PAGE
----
I was talking to a friend a bit ago and she was saying that she was stuck in the decision cycle and it annoyed her to still be noodling over some things, but also she couldn't figure out the best way forward. And I said to her, well, some of your uncertainty is wisdom.
I wasn't trying to be super profound, but the reality is, certainty comes from being able to predict reliably, and this last year plus has shown that many things are not going the way anyone expected them to.
Uncertainty sucks, and of course, we like to try to think our way out of it. But sometimes you can't. I have predictions for what the fall will look like as offices and schools resume more in person gathering, but they are guesses. I think my guesses on this are better than some other people's but - much like that article about sporting events in the UK, we are going to try a bunch of things and see how they go.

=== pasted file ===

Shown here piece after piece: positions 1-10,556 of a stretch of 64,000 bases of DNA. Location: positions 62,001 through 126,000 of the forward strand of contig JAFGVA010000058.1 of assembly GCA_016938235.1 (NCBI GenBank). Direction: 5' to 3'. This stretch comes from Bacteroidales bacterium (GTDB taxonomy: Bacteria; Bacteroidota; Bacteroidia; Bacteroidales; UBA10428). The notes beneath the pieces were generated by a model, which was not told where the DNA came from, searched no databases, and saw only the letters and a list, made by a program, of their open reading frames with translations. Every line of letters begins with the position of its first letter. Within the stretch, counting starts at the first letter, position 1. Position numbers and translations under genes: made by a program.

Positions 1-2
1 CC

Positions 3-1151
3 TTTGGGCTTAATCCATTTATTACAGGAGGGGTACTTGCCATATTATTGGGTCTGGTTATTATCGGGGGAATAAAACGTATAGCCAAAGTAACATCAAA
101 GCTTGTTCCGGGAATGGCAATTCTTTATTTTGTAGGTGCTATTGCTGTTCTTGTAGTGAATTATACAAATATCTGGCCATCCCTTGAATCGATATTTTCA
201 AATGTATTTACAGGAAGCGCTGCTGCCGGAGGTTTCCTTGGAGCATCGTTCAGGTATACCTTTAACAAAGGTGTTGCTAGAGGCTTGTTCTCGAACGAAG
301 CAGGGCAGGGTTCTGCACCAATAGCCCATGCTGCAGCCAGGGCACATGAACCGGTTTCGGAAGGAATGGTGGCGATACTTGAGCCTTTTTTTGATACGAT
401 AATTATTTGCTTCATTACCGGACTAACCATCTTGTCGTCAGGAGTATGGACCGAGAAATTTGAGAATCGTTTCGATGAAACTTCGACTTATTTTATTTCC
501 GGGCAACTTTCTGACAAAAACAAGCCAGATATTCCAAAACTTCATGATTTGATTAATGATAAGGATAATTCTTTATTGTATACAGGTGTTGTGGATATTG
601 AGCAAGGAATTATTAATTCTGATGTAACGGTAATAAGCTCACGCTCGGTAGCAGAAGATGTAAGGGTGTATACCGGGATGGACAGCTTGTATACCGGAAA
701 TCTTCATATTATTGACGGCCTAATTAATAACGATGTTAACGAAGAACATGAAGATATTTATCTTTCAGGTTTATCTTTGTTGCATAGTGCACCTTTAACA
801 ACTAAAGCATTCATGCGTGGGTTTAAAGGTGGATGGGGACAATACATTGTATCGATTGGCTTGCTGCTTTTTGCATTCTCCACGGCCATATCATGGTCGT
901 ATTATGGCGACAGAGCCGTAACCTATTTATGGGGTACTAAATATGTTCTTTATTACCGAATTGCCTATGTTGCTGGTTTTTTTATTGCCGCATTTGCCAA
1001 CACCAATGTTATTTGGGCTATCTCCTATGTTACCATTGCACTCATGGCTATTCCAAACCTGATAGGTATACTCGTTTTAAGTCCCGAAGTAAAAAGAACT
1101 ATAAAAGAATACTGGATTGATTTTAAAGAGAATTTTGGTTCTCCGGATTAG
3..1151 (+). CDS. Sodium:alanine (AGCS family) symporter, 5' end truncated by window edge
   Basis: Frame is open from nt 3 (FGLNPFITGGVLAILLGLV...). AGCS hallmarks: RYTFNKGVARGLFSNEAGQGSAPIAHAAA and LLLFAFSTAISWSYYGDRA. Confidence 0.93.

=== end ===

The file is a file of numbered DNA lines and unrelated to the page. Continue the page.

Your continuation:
Obviously people can't stay inside forever, not even the ones who've been privileged to have some say about that. And everyone who stays inside is relying on those who aren't or can't to some extent.
We are all weighing risks and making the best choices we can based on the data and our own predictions, but we do still have a limited sample set to work with. And even when I say I have predictions, I have predictions about infection spread. I don't know how offices and schools and other businesses will respond. I don't know how the government - local or federal will respond if infections tick back up.
We are all trying and this would be less worrisome if real people's lives weren't at stake. I remember a co-worker saying once, well, we're not brain surgeons, no one's dying today. Except that we were dealing with prescription files, so like I could pretty easily get to the part where someone's health was at risk. And the pandemic has been like that. I know some people have narrowed their focus to themselves because the larger responsibility is too much to think about.
So uncertainty sucks, but sometimes it is not a failing for you to be uncertain.